The mental health benefits of exercise
People who exercise regularly tend to do so because it gives them an enormous sense of wellbeing. They feel more energetic throughout the day, sleep better at night, have sharper memories, and feel more relaxed and positive about themselves and their lives. It is also a powerful medicine for many common mental health challenges.
Regular exercise can have a profoundly positive impact on depression and anxiety, it also relieves stress, improves memory, helps you sleep better, and boosts your overall mood. You don’t have to be a fitness fanatic to reap the benefits. Research indicates that modest amounts of exercise can make a difference. No matter your age or fitness level, you can learn to use exercise as a powerful tool to feel better.
Even with Covid-19 restricting us, we want you to take up the challenge to improve your physical and mental health. Here are some of the benefits you may experience:
Sharper memory and thinking: The same endorphins that make you feel better also help you concentrate and feel mentally sharp for tasks at hand.
Higher self-esteem: Regular activity is an investment. When it becomes habit, it can foster your sense of self-worth and make you feel strong and powerful.
Better sleep: Even short bursts of exercise in the morning or afternoon can help regulate your sleep patterns. If you prefer to exercise at night, relaxing exercises such as yoga or gentle stretching can help promote sleep.
More energy: Increasing your heart rate several times a week will give you more get-up-and-go. Start off with just a few minutes of exercise per day, and increase your workout as you feel more energised.
Improved resilience: When faced with mental or emotional challenges in life, exercise can help you cope in a healthy way, instead of resorting to other negative behaviours. Regular exercise can also help boost your immune system and reduce the impact of stress.
Ideas to keep active for On Your Feet Day and beyond
• On your feet Britain has a great workplace guide to get ideas: Wiggle it, Waggle it, Move it, Groove it.
• Did you know it takes less than an hour a day's walking to hit 1000 miles in 12 months? Sign up here to join the challenge for 2021.
• Stay in, work out: To help you keep active at home over the coming weeks Team Bath has a ‘stay in, work out’ weekly timetable, bringing together the best fitness advice.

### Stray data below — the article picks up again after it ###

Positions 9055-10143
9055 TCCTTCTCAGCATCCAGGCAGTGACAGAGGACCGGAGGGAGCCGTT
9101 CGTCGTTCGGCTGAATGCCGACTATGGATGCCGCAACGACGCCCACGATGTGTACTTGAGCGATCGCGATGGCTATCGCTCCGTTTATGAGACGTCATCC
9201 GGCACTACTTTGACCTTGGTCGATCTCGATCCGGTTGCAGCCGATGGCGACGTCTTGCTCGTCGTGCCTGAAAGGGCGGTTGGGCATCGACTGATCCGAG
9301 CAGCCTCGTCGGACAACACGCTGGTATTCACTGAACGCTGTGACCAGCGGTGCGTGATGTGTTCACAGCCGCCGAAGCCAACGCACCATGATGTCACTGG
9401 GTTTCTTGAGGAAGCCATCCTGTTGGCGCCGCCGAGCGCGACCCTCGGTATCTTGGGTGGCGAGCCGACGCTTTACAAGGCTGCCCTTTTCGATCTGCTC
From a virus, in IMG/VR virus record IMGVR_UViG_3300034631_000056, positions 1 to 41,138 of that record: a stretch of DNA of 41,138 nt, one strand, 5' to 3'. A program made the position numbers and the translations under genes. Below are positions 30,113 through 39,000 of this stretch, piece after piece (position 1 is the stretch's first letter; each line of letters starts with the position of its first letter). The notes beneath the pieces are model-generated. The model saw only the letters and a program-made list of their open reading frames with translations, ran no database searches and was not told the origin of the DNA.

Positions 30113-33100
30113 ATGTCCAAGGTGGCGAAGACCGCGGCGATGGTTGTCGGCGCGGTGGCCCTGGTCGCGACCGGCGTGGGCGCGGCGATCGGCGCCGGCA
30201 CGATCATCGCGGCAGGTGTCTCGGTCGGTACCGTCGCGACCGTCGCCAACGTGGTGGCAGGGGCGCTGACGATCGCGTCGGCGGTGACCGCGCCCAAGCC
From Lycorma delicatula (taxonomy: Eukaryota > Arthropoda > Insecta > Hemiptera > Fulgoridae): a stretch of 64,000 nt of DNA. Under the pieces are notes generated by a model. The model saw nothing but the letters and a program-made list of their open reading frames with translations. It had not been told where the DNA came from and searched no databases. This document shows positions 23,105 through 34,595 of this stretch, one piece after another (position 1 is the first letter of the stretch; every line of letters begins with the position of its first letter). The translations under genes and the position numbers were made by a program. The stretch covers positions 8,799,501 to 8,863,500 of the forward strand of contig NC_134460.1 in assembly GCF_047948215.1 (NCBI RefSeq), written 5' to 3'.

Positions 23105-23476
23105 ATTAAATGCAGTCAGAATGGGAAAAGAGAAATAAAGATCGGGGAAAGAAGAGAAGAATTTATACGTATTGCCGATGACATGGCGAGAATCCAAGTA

• Yoga: It is great to do a yoga routine before or after work, but you could also incorporate some stretches into the rest of your day. Stretch breaks are especially important for people whose jobs require them to sit at a desk in front of a computer for long hours. Just taking a few minutes to do Desk based Yoga stretches can relieve stress, increase productivity, and most importantly, make you feel better.
• Tips, advice and guidance from Sport England on how to keep or get active in and around your home.
• Access your free guide to Walks and Hikes in England, Scotland and Wales.
• Every Mind Matters: This free toolkit provided by Public Health England provides advice, tips and support for people to manage their physical and mental health. It also provides advice and guidance on issues that might be affecting you during the lockdown.
• NHS Choices has a number of tools to help you Get active your way. This includes strength and flexibility videos, advice on taking up new sports, and advice on getting started with walking.
• Headspace, weathering the storm: Free access to some of the Headspace app. It includes meditations, sleep, and movement exercises to help you out, however you are feeling.
• The British Heart Foundation: has a Health at Work – be active that provides suggestions and resources to get started with promoting physical activity at work.
• The Mental Health Foundation: has produced a pocket guide How to look after your mental health using exercise to show the positive impact that physical activity can have on your own mental wellbeing, including some tips and suggestions to help you get started. They also have many more How to guides that you may find useful to support your mental health.
• If you feel your workstation at home is not as ergonomically sound as you had in your offices, the Health and Safety Executive has produced a video giving tips on setting up your workstation for home working. A key way of keeping aches and strains at bay is to take frequent screen breaks; this advice is even more important if working at a temporary workstation. Big Stretch is a free app that monitors time spent at your workstation, reminds you to take regular breaks and gives you a range of desk based exercises.
Walk your pet an extra mile?? Walk 1000 Miles